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Veterans, Military and Their Families


VA to Review Over 60,000 ‘Blue Water’ Vets’ Claims for Retroactive Benefits

Vietnam vets who served offshore or their survivors may receive retroactive benefits for Agent Orange exposure

A plane is getting ready to take off from an aircraft carrier

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Planes are readied for an airstrike off the coast of Vietnam.

The U.S. Department of Veterans Affairs (VA) identified 60,942 denied benefit claims that it must review for retroactive benefits for Agent Orange exposure. The claims were filed by so-called Blue Water Navy Vietnam veterans, service members who were stationed on ships in deep waters off the coast of Vietnam during the war.

The move comes after a California District Court decided in November 2020 that the VA must reevaluate previous claims that were denied on the basis that the veteran did not set foot on land in Vietnam or serve in its inland waterways.

It was first estimated that the decision could impact 2,000 to 15,000 veterans and their survivors, who could receive an average of $28,000 in benefits. However, an unknown number of the 60,000 veterans identified will not receive additional benefits because they likely filed a claim after the Blue Water Navy Vietnam Veterans Act of 2019 and would have already received their retroactive benefits, according to the National Veterans Legal Services Program (NVLSP), a nonprofit that filed the motion.

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The VA asked for an extension to determine the amount of retroactive compensation, if any, a veteran or a survivor is entitled to, provided that the veteran served in the territorial waters of Vietnam during the war. Its previous deadline was July 3, 2021, but will likely be extended to a date in 2022.

During this period, the VA is required to review each of the 60,492 cases and determine:

  • If the veteran served in the territorial waters of Vietnam during the Vietnam War
  • If so, the amount of retroactive compensation the veteran or survivor is entitled to for Agent Orange-related diseases
  • Provide NVLSP with a copy of all the decisions that it issues

NVLSP executive director Bart Stichman said that the compensation amount a veteran may receive is based on his or her disability rating. The amount of money that would go to a surviving spouse is determined by a separate statute.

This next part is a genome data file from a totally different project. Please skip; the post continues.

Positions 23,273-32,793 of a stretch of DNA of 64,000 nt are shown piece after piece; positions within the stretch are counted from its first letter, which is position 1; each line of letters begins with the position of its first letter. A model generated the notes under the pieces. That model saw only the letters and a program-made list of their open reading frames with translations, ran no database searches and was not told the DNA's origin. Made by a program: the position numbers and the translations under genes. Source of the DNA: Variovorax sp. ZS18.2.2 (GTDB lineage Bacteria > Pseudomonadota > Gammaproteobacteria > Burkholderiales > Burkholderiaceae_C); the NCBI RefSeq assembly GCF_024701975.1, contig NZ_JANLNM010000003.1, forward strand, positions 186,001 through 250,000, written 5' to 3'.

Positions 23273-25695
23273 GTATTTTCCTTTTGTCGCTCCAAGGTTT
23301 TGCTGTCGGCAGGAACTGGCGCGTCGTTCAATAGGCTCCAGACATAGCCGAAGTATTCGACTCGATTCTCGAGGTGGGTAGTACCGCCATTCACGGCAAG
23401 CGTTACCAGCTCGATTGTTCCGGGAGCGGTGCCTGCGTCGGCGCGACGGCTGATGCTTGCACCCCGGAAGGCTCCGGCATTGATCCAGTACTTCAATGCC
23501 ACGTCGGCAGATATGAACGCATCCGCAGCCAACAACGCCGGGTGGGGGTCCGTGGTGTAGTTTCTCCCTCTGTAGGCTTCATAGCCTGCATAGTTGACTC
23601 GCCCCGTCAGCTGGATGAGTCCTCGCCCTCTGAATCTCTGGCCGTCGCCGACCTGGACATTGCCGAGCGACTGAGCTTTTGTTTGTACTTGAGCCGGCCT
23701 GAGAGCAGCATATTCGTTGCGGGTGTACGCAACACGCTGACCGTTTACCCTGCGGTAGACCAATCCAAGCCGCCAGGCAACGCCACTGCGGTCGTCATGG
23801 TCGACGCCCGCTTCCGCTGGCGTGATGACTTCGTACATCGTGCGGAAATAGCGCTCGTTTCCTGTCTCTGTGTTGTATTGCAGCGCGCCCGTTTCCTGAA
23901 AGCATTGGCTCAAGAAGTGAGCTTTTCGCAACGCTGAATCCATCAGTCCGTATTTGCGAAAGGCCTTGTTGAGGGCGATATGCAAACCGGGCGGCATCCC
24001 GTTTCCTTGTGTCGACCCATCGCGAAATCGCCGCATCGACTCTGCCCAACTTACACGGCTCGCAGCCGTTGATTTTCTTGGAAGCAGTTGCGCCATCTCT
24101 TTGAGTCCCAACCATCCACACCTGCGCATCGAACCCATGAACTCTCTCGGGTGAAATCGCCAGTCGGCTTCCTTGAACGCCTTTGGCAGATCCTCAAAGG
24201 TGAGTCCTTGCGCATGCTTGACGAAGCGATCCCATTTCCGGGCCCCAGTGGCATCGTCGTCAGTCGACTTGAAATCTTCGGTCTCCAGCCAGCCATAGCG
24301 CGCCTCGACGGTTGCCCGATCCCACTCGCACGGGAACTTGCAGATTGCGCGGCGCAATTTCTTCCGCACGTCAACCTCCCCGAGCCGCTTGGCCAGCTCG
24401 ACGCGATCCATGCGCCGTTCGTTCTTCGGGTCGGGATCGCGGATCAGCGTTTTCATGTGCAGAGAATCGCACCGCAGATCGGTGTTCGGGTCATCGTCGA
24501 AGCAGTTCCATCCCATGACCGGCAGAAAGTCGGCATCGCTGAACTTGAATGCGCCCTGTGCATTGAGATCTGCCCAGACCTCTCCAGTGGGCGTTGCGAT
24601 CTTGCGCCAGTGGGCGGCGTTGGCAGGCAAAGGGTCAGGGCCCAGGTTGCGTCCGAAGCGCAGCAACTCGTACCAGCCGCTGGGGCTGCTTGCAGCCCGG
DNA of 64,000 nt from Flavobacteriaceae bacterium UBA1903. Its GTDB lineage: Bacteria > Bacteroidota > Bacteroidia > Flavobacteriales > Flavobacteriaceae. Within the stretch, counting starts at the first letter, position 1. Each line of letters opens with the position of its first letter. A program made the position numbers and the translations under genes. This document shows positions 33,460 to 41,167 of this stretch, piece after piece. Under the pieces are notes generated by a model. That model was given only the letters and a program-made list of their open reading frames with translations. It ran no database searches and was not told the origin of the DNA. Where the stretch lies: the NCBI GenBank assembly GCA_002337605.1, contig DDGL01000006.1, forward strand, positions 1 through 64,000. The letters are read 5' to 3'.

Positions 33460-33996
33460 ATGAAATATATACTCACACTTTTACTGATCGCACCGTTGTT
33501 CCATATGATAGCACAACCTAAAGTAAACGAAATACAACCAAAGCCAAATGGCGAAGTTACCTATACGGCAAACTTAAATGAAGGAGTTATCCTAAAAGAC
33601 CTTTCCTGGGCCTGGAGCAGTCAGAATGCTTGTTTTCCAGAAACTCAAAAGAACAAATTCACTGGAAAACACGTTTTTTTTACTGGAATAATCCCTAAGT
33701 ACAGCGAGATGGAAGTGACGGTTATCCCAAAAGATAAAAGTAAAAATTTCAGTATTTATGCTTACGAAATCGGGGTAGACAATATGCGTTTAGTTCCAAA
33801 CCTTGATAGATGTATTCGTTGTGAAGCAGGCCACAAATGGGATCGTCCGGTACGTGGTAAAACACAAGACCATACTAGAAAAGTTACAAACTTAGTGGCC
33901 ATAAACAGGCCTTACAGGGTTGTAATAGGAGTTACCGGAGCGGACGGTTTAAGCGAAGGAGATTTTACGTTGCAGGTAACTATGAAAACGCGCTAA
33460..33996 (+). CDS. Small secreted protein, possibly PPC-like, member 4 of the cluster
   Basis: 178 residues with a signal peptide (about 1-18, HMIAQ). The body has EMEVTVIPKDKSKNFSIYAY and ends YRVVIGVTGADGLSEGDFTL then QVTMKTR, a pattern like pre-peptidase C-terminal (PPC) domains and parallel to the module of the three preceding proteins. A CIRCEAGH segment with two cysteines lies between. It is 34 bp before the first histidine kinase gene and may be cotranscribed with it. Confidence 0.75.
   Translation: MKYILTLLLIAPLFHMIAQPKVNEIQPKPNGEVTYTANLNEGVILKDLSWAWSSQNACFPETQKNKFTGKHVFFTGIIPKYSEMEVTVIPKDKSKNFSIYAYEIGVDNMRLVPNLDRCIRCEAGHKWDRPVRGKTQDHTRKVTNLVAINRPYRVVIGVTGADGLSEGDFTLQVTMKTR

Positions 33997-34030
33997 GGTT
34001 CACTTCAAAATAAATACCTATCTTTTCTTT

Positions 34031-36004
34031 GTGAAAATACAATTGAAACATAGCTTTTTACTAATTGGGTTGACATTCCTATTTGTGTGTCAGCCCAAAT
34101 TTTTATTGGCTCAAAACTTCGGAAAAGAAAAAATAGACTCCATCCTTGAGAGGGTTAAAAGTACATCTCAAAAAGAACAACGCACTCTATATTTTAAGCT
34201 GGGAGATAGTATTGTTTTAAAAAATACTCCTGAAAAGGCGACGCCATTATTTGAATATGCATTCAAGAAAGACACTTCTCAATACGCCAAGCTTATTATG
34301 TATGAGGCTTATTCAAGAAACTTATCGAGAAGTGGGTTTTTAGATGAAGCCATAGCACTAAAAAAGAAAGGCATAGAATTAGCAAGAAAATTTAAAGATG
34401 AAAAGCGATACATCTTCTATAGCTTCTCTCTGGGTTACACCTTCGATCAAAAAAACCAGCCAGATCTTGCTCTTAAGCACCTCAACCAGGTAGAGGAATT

The VA confirmed to AARP that it identified the 60,942 cases to be reevaluated but said it does not have additional comments at this time.

Legal fight over Blue Water benefits spans decades

An estimated 90,000 Blue Water veterans were ineligible for Agent Orange-related benefits until January 2020, after the Blue Water Navy Vietnam Veterans Act of 2019 was signed into law. Previously, only Vietnam War veterans who served on the ground or within inland waterways were eligible to receive disability compensation based on a presumption of exposure to the chemical defoliant.

The court's recent ruling determined that a consent decree from a 1991 decision in Nehmer v. U.S. Department of Veterans Affairs should have applied to decisions made by the VA regarding benefit claims related to Agent Orange filed by Blue Water veterans.

"The objective and reasonable intent of the consent decree was to require automatic readjudications for all persons entitled to benefits under the Acts,” U.S. District Judge William Alsup said in the ruling. “The Acts extended benefits to all those military personnel who had served within ‘the Republic of Vietnam.’ ”

Between 1991 and 2002, the VA retroactively gave benefits to Blue Water veterans under the consent decree using a Vietnam War service medal as the basis for assuming Agent Orange exposure.

In 2002, the VA changed its policy to provide benefits only to service members who had served on land or on inland waterways.

"We applaud the Court's recognition that Blue Water Navy Vietnam veterans and their survivors have been wrongly denied retroactive disability and death benefits ever since 2002, when VA reversed its prior position and denied the presumption of Agent Orange exposure to veterans who served in the territorial seas of Vietnam,” said the NVLSP's Stichman in a press statement after the November 2020 ruling. “These veterans and their surviving family members have already been waiting years for benefits to which they are entitled under the Consent Decree simply because they did not set foot in the land mass of Vietnam."

If you believe you were wrongly denied a benefit claim related to Agent Orange, contact the NVLSP at or call its Nehmer hotline at 855-333-0677.

Editor’s note: The article, originally published Nov. 17, 2020, has been updated with information on the cases VA will review.

Aaron Kassraie writes about issues important to military veterans and their families for AARP. He also serves as a general assignment reporter. Kassraie previously covered U.S. foreign policy as a correspondent for the Kuwait News Agency’s Washington bureau and worked in news gathering for USA Today and Al Jazeera English.

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